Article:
Back on New Year's Eve I happened to see the Queen's speech. Normally I don't make a habit of watching it, but I'd been ill all Xmas with some flu-like thing and hadn't been outside so I was lying on the couch when it came on so I just let it roll. It's actually quite a compliment that I bothered given I have never, not even once in my life, seen the UK monarch's Christmas speech! As a good Scottish republican family, I was brought up to know that the one thing you really must never do is sit down to watch old Lizzie address the nation, though I guess it is probably Charlie these days.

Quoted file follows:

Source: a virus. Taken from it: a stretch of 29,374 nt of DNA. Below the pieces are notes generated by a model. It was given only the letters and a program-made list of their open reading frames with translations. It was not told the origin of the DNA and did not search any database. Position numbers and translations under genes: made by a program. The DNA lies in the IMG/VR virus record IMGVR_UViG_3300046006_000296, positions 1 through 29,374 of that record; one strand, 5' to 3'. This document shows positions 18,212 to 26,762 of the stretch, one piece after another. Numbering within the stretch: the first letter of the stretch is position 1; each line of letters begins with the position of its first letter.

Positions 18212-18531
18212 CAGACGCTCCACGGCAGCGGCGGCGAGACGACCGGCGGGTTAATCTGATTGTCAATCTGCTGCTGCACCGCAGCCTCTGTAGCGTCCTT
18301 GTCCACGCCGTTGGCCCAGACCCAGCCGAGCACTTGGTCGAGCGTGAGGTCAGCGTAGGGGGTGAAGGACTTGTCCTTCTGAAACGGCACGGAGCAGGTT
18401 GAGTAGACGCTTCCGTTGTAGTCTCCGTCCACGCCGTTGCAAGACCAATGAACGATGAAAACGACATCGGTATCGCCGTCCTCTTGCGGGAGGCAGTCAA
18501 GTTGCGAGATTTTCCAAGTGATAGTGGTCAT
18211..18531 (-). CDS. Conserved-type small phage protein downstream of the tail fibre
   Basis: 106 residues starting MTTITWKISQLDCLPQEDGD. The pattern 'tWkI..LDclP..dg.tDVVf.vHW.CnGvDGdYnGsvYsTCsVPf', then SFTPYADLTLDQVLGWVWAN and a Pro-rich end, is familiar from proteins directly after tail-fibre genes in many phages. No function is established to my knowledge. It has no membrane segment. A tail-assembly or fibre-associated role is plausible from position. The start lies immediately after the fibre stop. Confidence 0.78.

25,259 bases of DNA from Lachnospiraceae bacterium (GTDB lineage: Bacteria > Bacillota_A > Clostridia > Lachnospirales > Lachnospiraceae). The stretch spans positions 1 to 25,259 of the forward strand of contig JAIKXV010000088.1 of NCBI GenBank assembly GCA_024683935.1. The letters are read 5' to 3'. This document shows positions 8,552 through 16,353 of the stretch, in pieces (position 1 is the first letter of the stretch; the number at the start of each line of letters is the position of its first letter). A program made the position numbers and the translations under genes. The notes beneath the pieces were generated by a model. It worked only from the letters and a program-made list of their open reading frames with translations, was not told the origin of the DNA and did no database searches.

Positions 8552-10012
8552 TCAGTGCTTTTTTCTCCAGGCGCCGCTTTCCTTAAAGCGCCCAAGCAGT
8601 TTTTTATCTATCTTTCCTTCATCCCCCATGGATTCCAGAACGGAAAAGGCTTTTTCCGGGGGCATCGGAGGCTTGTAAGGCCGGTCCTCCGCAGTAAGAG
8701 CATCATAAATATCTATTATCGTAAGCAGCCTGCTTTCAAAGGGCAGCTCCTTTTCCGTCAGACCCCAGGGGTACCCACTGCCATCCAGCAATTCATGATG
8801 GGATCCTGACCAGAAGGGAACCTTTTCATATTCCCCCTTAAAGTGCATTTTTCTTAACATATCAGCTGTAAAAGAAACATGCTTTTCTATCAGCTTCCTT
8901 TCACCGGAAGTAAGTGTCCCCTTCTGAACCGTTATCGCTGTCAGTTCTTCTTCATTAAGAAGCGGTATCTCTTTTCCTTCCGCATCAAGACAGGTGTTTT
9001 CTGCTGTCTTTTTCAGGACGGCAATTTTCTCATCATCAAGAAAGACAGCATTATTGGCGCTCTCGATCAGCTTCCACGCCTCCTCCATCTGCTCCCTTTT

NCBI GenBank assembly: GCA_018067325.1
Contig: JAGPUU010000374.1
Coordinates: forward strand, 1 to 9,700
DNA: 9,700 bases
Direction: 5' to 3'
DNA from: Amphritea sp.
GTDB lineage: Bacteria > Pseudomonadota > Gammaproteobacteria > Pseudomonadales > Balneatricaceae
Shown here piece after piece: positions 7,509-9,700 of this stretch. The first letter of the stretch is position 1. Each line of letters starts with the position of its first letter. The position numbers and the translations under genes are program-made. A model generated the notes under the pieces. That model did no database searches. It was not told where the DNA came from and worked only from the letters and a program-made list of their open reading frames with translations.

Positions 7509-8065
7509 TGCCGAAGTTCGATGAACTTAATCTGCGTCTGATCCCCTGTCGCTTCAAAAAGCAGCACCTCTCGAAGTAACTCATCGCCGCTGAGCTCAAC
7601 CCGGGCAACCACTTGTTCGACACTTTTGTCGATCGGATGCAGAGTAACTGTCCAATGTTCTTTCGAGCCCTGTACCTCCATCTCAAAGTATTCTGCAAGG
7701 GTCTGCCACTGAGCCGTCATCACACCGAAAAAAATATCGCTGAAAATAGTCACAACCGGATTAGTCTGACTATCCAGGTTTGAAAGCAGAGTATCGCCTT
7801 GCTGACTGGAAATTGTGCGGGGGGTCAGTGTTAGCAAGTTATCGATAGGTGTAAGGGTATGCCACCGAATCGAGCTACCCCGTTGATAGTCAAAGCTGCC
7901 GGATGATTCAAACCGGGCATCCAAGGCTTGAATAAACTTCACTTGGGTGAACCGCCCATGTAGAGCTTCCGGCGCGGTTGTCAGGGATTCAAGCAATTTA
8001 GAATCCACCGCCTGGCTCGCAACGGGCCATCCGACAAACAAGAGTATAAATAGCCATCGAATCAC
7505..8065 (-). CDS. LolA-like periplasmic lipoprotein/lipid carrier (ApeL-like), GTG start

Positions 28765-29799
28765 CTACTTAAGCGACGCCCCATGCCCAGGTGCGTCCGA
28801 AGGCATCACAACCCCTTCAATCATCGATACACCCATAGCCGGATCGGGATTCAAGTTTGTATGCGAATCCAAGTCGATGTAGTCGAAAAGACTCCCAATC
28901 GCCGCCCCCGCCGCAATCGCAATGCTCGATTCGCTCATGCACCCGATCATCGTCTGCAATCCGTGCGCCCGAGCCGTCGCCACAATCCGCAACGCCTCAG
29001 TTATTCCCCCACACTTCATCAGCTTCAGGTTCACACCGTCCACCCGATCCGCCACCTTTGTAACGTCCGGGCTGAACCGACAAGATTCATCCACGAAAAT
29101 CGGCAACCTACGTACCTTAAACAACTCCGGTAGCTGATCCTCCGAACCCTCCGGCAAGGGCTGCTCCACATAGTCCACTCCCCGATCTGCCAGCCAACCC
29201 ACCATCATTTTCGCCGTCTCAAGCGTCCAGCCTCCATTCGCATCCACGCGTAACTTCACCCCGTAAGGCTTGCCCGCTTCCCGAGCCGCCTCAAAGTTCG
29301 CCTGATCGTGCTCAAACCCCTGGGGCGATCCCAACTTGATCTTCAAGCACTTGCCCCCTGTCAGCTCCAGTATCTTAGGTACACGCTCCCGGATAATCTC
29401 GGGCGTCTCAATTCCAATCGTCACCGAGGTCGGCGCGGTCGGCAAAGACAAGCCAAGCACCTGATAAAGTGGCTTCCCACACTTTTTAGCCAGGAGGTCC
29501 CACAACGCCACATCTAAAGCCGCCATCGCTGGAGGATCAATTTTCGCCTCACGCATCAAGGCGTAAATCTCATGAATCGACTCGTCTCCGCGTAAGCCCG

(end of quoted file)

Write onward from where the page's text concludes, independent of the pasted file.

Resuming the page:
I saw the Danish one the first year after I arrived here as my homework for Danish class was to listen to it to see what I understood. Unlike most Danes the old Queen speaks very slowly and clearly and is positively a delight if you're a foreigner, from a comprehension point of view anyway, even if you have your reservations constitutionally! Most foreigners coming here really struggle to understand spoken Danish more than any other form of the language as Danes mumble, swallow the ends of their words and speak quickly. Given I learnt Danish passively by hearing it over many years, understanding spoken Danish is what I find easiest, even today. It definitely outstripped my ability to speak the language back then for sure, but I followed the teacher's instructions as my first lesson on arrival here was the last one before Xmas, only to find out that when I went back in January that I had been moved into a whole different class with a different teacher and completely different homework!